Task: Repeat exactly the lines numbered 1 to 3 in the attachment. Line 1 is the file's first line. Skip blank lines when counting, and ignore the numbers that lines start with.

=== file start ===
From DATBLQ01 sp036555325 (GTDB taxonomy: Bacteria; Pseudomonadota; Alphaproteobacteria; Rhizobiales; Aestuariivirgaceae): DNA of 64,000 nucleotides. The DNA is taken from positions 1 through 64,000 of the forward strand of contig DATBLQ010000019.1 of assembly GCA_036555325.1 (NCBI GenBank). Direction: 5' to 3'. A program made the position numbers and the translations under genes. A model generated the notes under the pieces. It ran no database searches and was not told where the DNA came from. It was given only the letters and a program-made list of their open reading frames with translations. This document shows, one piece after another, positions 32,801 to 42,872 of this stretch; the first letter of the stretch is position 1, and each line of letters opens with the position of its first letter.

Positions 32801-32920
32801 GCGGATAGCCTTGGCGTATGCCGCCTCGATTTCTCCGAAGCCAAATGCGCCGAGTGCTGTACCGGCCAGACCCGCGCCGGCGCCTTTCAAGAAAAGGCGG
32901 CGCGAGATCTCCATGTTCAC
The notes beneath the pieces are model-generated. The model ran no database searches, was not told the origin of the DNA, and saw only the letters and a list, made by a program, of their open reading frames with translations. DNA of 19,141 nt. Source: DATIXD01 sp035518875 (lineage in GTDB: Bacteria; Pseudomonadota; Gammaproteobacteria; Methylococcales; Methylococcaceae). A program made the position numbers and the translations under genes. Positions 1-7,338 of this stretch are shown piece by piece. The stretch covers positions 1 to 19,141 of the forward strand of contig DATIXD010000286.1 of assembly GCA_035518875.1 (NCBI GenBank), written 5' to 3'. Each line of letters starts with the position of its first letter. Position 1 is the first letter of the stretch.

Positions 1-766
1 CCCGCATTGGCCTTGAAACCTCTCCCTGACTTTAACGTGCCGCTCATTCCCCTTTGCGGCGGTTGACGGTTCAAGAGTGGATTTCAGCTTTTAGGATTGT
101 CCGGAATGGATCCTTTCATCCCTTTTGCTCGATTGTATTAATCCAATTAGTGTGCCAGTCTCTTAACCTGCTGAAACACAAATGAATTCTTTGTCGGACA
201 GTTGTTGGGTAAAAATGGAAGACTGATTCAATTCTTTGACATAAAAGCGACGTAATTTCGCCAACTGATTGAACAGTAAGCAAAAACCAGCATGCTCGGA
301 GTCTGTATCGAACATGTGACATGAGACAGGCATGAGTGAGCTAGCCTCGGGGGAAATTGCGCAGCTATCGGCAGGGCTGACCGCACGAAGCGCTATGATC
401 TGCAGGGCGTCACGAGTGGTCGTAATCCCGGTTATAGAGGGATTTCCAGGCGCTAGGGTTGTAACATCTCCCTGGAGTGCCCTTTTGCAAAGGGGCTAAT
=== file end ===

From DATBLQ01 sp036555325 (GTDB taxonomy: Bacteria; Pseudomonadota; Alphaproteobacteria; Rhizobiales; Aestuariivirgaceae): DNA of 64,000 nucleotides. The DNA is taken from positions 1 through 64,000 of the forward strand of contig DATBLQ010000019.1 of assembly GCA_036555325.1 (NCBI GenBank). Direction: 5' to 3'. A program made the position numbers and the translations under genes. A model generated the notes under the pieces. It ran no database searches and was not told where the DNA came from. It was given only the letters and a program-made list of their open reading frames with translations. This document shows, one piece after another, positions 32,801 to 42,872 of this stretch; the first letter of the stretch is position 1, and each line of letters opens with the position of its first letter.

Positions 32801-32920
32801 GCGGATAGCCTTGGCGTATGCCGCCTCGATTTCTCCGAAGCCAAATGCGCCGAGTGCTGTACCGGCCAGACCCGCGCCGGCGCCTTTCAAGAAAAGGCGG